SIDELIGHTS: Typically classified as a writer of Native Canadian fiction, Thomas King is known for works in which he addresses the marginal status of Native peoples, delineates “pan-Indian” concerns and histories, and attempts to abolish common stereotypes about Native Americans. In World Literature Today, Branko Gorjup called King “undoubtedly one of Canada’s most respected native writers.” Gorjup added that “[King’s] fiction—at a time when fiction is often used by militant authors for overt political reasons—is humorous, magical, and unpretentious, refusing to take itself seriously yet always mindful of the reader’s intelligence.”
Born in Sacramento, California, King is of Greek and Native American descent. His father, who was of Cherokee origins, abandoned the family when King was only a child. Although King visited his Cherokee relatives in Oklahoma as a youth, he was primarily raised in non-Native communities. After graduating from high school, he traveled abroad, eventually working as a photojournalist in New Zealand and Australia. During this time he began writing, but he describes these early attempts as “real pukey stuff.” Returning to the United States, King entered college, earning a B.A. and M.A. in English from California State University in the early 1970s and a Ph.D. in American studies and English in 1986 from the University of Utah. He resumed writing while doing doctoral work and teaching at the University of Lethbridge in Alberta.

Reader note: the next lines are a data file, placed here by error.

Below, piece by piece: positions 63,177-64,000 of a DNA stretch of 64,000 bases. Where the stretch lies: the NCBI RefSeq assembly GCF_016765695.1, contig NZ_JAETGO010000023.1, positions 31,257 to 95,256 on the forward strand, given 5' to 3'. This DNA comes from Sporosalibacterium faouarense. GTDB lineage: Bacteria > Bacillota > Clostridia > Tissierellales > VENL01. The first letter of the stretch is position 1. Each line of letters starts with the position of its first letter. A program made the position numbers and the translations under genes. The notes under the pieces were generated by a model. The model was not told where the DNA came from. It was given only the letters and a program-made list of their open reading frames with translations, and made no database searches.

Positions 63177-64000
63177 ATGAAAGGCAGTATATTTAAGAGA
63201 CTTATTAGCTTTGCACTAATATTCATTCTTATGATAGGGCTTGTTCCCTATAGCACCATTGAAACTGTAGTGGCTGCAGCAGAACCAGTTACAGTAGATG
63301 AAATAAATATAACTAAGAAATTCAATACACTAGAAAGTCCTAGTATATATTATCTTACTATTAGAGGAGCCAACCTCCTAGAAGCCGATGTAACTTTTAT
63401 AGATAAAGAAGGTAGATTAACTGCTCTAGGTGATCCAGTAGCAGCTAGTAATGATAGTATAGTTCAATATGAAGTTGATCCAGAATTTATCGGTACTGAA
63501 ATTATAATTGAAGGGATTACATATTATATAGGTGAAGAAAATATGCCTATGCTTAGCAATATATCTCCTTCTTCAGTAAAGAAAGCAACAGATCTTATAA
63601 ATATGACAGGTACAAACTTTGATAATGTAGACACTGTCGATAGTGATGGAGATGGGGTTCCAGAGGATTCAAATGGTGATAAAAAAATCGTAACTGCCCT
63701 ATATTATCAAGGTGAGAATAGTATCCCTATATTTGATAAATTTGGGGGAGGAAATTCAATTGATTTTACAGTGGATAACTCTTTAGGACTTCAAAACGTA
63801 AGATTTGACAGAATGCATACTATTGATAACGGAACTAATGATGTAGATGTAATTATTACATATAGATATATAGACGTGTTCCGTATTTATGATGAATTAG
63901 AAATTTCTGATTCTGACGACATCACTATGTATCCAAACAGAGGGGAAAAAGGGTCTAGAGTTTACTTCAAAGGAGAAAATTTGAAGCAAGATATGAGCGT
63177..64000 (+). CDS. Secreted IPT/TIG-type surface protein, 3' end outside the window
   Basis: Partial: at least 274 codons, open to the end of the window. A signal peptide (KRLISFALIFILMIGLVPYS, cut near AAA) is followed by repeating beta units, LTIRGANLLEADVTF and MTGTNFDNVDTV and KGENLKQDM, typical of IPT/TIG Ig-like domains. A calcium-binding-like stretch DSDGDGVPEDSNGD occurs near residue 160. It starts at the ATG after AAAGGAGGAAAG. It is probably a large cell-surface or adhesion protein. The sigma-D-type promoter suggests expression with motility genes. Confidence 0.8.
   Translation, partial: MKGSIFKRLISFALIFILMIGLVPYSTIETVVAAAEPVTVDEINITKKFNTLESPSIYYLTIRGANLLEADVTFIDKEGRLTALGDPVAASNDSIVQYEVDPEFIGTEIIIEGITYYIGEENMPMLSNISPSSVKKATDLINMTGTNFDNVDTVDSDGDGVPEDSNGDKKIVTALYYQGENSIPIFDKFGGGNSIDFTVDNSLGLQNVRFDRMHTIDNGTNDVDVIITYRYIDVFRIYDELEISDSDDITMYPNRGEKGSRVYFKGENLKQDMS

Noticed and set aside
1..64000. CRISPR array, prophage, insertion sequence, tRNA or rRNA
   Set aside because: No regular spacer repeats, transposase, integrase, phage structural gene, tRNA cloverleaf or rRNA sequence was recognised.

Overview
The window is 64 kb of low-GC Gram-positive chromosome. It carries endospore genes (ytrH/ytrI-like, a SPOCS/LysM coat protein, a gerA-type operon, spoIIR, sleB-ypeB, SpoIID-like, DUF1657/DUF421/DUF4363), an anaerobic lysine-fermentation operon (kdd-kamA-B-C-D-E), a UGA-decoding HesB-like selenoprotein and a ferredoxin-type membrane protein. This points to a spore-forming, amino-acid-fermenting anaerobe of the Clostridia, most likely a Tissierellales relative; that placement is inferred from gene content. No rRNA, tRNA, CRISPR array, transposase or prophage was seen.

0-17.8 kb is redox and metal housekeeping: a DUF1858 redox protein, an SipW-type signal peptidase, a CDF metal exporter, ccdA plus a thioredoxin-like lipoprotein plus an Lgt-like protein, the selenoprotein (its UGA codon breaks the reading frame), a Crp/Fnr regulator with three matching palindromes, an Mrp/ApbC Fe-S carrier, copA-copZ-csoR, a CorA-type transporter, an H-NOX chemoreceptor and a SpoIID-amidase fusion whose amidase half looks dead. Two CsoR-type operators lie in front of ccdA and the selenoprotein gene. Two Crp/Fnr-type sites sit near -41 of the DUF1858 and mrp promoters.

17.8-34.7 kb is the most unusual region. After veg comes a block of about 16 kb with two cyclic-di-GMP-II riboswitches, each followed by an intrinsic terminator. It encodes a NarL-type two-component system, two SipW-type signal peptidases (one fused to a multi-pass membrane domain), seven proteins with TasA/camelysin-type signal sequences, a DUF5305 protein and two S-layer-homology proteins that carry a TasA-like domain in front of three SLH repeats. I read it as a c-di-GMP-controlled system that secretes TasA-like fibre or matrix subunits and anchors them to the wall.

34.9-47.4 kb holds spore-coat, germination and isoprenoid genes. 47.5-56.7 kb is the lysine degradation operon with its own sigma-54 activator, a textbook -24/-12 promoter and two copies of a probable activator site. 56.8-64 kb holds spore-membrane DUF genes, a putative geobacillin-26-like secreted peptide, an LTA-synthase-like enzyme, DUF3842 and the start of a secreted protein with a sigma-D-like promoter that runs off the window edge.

A citizen of Canada—the setting for most of his works—and the United States, King has since taught in both countries and acknowledges that Natives are his primary audience. Nevertheless, he questions attempts to define him solely as a Canadian Native writer: “There’s only a problem in the sense that I am not originally from Canada, and the Cherokee aren’t a Canadian tribe. Now that becomes a problem only if you recognize the particular political line which runs between Canada and the U.S., and if you agree with the assumptions that that line makes.”